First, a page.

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Philos Trans R Soc Lond B Biol Sci. 2008 Sep 27;363(1506):3071-81. doi: 10.1098/rstb.2008.0077.

The relative importance of ecology and geographic isolation for speciation in anoles.

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School of Biological Sciences, Bangor University, Gwynedd LL57 2UW, UK.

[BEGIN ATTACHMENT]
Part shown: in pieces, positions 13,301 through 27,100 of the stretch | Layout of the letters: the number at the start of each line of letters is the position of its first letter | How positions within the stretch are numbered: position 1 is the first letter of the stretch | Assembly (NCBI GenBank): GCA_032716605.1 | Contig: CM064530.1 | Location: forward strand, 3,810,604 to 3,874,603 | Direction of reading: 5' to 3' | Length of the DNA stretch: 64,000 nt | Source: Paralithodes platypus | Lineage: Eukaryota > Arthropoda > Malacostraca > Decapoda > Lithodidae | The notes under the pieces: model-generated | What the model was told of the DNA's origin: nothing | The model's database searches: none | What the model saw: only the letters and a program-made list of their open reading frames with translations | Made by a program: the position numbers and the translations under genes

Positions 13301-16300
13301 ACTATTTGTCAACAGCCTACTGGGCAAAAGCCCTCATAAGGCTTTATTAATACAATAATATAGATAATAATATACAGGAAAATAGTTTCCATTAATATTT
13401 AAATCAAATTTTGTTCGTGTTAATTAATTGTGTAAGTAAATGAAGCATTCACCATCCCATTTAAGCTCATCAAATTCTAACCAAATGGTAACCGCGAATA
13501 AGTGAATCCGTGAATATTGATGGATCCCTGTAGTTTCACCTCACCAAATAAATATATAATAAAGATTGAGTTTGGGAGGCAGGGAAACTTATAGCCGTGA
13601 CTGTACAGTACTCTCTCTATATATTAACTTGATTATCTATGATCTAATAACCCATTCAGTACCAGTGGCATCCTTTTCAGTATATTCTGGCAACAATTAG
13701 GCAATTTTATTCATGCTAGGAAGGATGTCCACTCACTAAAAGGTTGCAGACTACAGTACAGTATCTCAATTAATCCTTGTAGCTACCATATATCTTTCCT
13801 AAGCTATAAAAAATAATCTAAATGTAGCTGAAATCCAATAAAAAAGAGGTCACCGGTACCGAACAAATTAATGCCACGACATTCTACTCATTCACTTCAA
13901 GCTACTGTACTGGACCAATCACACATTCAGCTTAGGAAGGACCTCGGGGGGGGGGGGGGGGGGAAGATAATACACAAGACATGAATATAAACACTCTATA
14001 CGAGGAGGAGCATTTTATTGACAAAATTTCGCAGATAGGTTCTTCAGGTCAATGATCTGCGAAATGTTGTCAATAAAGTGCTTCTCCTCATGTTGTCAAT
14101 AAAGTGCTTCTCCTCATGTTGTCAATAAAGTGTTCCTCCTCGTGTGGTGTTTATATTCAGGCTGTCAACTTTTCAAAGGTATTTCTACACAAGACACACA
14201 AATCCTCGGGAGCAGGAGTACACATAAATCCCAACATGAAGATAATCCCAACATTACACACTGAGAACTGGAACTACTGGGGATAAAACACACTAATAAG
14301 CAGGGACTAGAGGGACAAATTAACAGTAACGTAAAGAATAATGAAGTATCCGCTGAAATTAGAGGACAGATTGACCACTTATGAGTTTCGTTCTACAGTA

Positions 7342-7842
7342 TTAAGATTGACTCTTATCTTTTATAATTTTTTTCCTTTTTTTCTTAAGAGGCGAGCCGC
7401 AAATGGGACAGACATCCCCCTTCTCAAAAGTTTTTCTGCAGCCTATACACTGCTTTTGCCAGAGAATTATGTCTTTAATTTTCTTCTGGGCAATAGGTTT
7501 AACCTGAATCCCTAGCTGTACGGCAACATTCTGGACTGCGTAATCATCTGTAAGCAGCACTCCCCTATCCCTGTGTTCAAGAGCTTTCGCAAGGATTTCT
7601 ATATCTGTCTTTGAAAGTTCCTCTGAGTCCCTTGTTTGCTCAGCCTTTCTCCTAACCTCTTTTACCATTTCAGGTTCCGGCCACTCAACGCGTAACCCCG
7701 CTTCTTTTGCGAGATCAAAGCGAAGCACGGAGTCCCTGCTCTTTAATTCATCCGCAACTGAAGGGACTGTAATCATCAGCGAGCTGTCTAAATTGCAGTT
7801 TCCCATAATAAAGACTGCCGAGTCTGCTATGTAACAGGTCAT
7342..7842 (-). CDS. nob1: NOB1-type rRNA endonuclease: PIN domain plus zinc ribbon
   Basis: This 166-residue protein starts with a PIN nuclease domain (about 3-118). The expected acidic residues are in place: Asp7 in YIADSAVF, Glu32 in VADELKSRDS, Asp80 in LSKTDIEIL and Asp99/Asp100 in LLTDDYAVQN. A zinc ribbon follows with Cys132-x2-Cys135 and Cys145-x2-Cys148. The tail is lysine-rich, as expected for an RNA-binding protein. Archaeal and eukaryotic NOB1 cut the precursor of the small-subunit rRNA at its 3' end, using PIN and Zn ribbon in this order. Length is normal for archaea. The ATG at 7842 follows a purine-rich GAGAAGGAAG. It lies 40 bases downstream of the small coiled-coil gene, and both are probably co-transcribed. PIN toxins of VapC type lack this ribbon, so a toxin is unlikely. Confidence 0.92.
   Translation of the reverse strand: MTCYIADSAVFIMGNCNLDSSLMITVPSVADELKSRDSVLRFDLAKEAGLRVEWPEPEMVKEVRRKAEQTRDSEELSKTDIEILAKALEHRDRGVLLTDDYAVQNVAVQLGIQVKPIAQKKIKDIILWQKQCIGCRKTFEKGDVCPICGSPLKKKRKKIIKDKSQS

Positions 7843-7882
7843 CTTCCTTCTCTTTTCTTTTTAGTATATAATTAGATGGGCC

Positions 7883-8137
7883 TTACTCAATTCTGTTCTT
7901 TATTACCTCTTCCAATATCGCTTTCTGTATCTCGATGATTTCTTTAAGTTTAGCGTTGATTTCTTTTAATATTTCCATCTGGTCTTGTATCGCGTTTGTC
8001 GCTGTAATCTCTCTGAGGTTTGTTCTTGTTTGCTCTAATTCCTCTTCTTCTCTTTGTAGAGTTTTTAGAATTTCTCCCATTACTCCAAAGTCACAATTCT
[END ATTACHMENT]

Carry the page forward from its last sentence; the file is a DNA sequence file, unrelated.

The biogeographic patterns in sexually reproducing animals in island archipelagos may be interpreted as reflecting the importance of allopatric speciation. However, as the forms are allopatric, their reproductive isolation is largely untestable. A historical perspective integrating geology and molecular phylogeny reveals specific cases where ancient precursor islands coalesce, which allows the application of population genetics to critically test genetic isolation. The Anolis populations on Martinique in the Lesser Antilles are one such case where species-level populations on ancient precursor islands (ca 6-8 Myr BP) have met relatively recently. The distribution of the mtDNA lineages is tightly linked to the precursor island, but the population genetic analysis of microsatellite variation in large samples shows no evidence of restricted genetic exchange between these forms in secondary contact. This tests, and rejects, the hypothesis of simple allopatric speciation in these forms. By contrast, Martinique has pronounced environmental zonation, to which anoles are known to adapt. The population genetic analysis shows restricted genetic exchange across the ecotone between xeric coastal habitat and montane rainforest. This does not indicate full ecological speciation in these forms, but it does suggest the relative importance of the role of ecology in speciation in general.

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